Were Ukrainian drones used in strikes against two Russian airbases on Monday? The answer to this question could tell us a lot about how where this war is moving.
What we know is that there was an explosion at Engels-2, one of Russia’s largest airbases and home to the 21st & 184th Heavy Bomber Aviation Regiments. At least three people were killed and six more were wounded, while two Tu-95M long-range strategic bombers were reportedly damaged.
In addition to basing the Tu-95M, the facility also operates a number of Tu-160M bombers. Further, the airfield has been used to launch many of the Kremlin’s missile strikes against Ukraine — including strikes with Kh-101 cruise missiles.
The airbase is considered critical for Russian operations. Engels has a nuclear weapons storage bunker where warheads can be deployed on bombers. It would be a prime target.
What Do We Know
According to early reports, a drone crashed on one of the base’s runways. That much was “confirmed” by Russian Telegram channel Baza, which regularly posts insider information about the country’s government and military. The social media platform has been one of the few sources of largely unfiltered news about the war in Ukraine.
“An unknown drone attacked an airfield in the Saratov region. Two people were hurt,” Baza reported. “According to preliminary data, on the morning of December 5, an unknown aircraft crashed on the runway of the local airfield. As a result, two aircraft were damaged. Two people were also injured and were taken to the hospital.”
Hours after the explosions, Russia launched a wave of missiles at targets around Ukraine, although Kyiv says it shot most of them down.
Ukraine has not officially commented on the explosions, and Kyiv has taken no credit for any attack. However, presidential adviser Mykhaylo Podolyak appeared to refer to the reports in a tweet.
“The Earth is round – discovery made by Galileo. Astronomy was not studied in Kremlin, giving preference to court astrologers. If it was, they would know: if something is launched into other countries’ airspace, sooner or later unknown flying objects will return to departure point,” Podolyak wrote.
This is not the first time Moscow has accused Ukraine of attacking its territory, but if Monday’s incident was a Ukrainian strike, it would be the deepest Ukrainian attack into Russian territory.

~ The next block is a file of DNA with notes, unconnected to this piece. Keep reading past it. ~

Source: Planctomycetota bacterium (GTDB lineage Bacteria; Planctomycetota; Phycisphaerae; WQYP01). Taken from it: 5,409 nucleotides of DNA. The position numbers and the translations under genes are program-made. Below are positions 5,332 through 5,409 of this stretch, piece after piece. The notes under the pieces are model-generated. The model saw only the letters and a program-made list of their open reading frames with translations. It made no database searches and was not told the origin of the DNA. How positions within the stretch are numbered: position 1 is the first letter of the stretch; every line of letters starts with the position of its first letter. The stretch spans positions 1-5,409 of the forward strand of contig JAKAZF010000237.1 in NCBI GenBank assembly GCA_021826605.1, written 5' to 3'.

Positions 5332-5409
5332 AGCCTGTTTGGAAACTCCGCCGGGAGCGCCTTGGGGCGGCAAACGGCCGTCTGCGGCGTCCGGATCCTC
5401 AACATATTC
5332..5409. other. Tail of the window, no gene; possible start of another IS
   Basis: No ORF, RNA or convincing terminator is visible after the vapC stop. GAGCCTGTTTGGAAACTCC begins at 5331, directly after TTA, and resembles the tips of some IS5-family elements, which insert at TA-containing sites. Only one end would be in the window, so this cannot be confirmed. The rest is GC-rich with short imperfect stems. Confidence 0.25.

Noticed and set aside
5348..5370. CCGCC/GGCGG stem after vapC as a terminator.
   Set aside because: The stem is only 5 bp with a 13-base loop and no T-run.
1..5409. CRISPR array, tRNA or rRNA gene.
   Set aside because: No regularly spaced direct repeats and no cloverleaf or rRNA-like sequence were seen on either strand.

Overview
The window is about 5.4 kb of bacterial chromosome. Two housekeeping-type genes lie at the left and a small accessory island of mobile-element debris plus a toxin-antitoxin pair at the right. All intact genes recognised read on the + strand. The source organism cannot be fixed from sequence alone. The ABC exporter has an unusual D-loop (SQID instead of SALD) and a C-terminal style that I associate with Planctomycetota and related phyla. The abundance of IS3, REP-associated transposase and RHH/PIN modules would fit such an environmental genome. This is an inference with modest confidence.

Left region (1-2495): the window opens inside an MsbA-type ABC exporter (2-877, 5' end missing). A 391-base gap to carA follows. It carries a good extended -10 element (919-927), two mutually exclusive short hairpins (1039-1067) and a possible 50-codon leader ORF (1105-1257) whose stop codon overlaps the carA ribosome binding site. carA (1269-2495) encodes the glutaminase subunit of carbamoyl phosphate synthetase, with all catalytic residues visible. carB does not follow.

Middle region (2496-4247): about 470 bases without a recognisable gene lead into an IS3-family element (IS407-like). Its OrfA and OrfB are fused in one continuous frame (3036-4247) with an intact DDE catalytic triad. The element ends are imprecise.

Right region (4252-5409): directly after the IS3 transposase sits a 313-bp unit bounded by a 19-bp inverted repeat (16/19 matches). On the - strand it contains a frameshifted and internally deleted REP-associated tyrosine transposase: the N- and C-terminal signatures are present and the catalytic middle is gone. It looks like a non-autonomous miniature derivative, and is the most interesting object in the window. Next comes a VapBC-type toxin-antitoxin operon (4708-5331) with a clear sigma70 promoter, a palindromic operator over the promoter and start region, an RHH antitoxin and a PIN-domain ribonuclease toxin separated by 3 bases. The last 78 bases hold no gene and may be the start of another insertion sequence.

Western mainstream media reports have only confirmed that an explosion occurred at Engels-2, followed by a second explosion that occurred at the Dyagilevo military airbase near Ryazan, a city less than 150 miles from Moscow. That base also hosts Tu-95 and Tu-22M long-range bombers.
Were Drones Actually Used?
There has been speculation on social media that the attacks were synchronized acts of sabotage involving drones. It would not be the first time Kyiv has used drones to strike Russian military targets.
In October, aerial and sea-skimming drones attacked the Russian Navy in port at Sevastopol. They successfully disabled the Black Sea Fleet’s flagship frigate, Admiral Makarov, and damaged at least two other ships.
A second attack was launched just weeks ago.
“If the reports are accurate, there are two key questions,” explained Dr. Matthew Schmidt, director of the International Affairs Program at the University of New Haven and senior consultant at Blue-Ink Global. “First, are the drones domestically built? Second, how did they achieve command and control over the vehicles at that distance?”
Schmidt told 19FortyFive that Ukraine certainly has the native tech skill to build sophisticated drones, but he also noted doubts about whether Kyiv has engines capable of flying the distance to the bases. Engels-2 is located nearly 450 miles from Ukraine, and the drones would probably have to fly even farther from their takeoff point within Ukrainian-controlled territory.
“I’d guess the engines were likely sourced elsewhere,” Schmidt continued. “Command and control links at that range suggest either AI control or satellite communications. I’d suspect sat comms as their command and control link, which begs the question of whose satellites were linking the drone and ground control.”
If this was actually a Ukrainian drone strike, Kyiv seems to be getting more brazen in its attacks. Such a development would suggest that nowhere in Russia is safe if Ukraine opts to go all-in on drone warfare.
A Senior Editor for 1945, Peter Suciu is a Michigan-based writer. He has contributed to more than four dozen magazines, newspapers, and websites with over 3,000 published pieces over a twenty-year career in journalism. He regularly writes about military hardware, firearms history, cybersecurity, and international affairs. Peter is also a Contributing Writer for Forbes and Clearance Jobs. You can follow him on Twitter: @PeterSuciu.